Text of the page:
Diabetes ABCs

Diabetes ABCs: S

Sulfonylureas
By Eileen B. Wyner, NP
Bulfinch Medical Group

S

Sulfonylureas are a class of medications used to lower blood sugar in people with Type 2 Diabetes.  These oral agents increase the production of insulin from the beta cells of the pancreas. Sulfonylureas are typically taken once or twice daily before meals and can be used alone or in combination with insulin or other Type 2 Diabetes oral medications. This class of medications may cause severe hypoglycemia if taken incorrectly.

Diabetes ABCs

Diabetes ABCs: R

Retinopathy

R

Retinopathy is a common complication of diabetes that affects the retina—the part of the  eye that creates pictures of what we see.  In some cases, blood vessels in the retina begin to swell or leak; in other cases, fragile new blood vessels develop along this part of the eye.  Either case can cause changes in vision and in extreme cases blindness.  The American Diabetes Association recommends getting an eye exam every year to check for signs of retinopathy and other eye complications.  Early detection can make treatment more effective.  Keeping your blood sugar in good control can reduce your chances of developing retinopathy.

(Content reviewed by MGH Diabetes Center)
Diabetes ABCs

Diabetes ABCs: Q

Quiet Time / Relaxation
By Paula Cerqueira, Dietetic InternQ

When you’re under stress, your body generates hormones that counteract the action of insulin, increase insulin resistance, and promote an increase in blood sugar levels. So, while you may regularly manage your blood sugar levels with diet, exercise, and medication, stress can still cause you blood sugar levels to rise.  That is why quiet time and stress management is integral to diabetes management.

The first step in stress management is not letting stress distract you from taking care of yourself.  And while exercising and eating well can relieve stress and increase energy levels, it’s also important to take a quiet moment for yourself and just breathe.  Try focusing on the positive aspects of your life and push any stress triggers out of your mind.  Breathing exercises, talking to loved ones and meditation have all proven to be successful relaxation techniques, but it’s important to find the stress-relieving activities that work for you.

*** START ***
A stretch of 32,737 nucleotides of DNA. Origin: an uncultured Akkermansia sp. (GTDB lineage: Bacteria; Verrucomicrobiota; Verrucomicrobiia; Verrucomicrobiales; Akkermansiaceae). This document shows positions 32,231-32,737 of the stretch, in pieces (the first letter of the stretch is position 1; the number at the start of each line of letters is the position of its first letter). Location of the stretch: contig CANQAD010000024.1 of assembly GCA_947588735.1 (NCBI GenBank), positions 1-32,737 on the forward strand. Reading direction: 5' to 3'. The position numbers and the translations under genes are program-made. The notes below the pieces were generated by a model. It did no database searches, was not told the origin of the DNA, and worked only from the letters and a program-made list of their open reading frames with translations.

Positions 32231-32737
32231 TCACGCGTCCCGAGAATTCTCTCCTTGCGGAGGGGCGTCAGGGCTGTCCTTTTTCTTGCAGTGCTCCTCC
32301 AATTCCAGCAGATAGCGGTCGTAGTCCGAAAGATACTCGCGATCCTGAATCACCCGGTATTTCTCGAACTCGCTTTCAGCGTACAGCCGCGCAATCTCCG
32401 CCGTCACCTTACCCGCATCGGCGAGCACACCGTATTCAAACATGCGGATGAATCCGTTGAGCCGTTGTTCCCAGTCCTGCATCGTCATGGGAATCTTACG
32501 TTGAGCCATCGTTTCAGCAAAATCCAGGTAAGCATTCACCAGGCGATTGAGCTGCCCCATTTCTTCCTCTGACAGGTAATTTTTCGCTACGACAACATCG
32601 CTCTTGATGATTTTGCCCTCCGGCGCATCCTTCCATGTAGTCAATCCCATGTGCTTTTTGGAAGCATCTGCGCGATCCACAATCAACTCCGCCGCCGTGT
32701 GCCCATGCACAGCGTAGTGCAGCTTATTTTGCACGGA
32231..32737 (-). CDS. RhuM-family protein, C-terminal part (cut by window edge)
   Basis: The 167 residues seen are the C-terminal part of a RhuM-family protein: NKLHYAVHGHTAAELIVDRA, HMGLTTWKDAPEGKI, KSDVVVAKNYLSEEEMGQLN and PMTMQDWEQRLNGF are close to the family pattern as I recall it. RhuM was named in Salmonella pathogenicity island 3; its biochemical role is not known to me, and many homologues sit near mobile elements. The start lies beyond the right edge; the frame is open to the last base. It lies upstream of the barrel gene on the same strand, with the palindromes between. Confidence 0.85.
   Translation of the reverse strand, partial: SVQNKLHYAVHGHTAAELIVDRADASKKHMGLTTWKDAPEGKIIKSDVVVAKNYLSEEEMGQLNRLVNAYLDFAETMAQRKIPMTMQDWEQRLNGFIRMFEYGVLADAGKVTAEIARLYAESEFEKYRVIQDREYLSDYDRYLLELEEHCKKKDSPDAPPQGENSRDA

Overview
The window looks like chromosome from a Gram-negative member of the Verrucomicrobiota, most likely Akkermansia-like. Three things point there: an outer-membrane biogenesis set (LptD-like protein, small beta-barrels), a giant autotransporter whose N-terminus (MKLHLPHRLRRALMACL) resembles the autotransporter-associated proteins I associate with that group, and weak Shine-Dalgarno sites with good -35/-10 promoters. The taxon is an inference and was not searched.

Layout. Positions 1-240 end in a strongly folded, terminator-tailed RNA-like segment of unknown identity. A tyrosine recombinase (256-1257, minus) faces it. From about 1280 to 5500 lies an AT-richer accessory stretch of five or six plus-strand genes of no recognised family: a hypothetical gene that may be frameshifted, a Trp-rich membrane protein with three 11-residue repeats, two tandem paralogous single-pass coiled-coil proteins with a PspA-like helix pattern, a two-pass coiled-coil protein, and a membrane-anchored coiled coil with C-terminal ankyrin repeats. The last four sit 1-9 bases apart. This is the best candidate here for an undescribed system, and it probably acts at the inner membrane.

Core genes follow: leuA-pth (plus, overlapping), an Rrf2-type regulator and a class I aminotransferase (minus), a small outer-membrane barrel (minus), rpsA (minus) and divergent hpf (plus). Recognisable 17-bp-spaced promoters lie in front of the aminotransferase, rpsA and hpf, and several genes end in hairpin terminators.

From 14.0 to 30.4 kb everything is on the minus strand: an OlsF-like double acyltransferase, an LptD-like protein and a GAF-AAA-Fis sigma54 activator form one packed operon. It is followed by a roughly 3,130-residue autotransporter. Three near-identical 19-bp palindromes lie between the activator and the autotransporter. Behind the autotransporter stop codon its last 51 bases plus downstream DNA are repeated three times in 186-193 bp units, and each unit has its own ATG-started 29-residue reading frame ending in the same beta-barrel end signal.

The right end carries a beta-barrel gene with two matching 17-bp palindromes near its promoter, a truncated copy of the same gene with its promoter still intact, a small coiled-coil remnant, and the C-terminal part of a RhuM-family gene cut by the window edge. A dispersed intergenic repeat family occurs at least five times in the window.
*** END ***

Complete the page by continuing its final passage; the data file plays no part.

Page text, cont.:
Reviewed by Debra Powers, MS, RD, CDE, LDN, Senior Clinical Nutritionist
Diabetes ABCs

Diabetes ABCs: P

Pre-diabetes
By Paula Cerqueira, Dietetic Intern

P

Pre-diabetes is a condition in which a person’s blood sugar levels are higher than what is considered to be normal, but not quite high as to denote diabetes.  According to the CDC, about 1 in 3 American adults have pre-diabetes.  Of those with pre-diabetes, 1/3 to 1/2 will develop diabetes within 5-10 years without intervention.

When people are in a pre-diabetic state, they may begin to develop significant cardiovascular and nerve damage.  However, diabetes is not an inevitable diagnosis.  Pre-diabetes can serve as an opportunity to develop healthy habits to prevent the progression to Type 2 Diabetes.  With such lifestyle changes as following a healthy diet, weight loss of 5% to 10% of body weight, at least 150 minutes per week of exercise, and not smoking you may be able to bring your blood sugar level back to normal.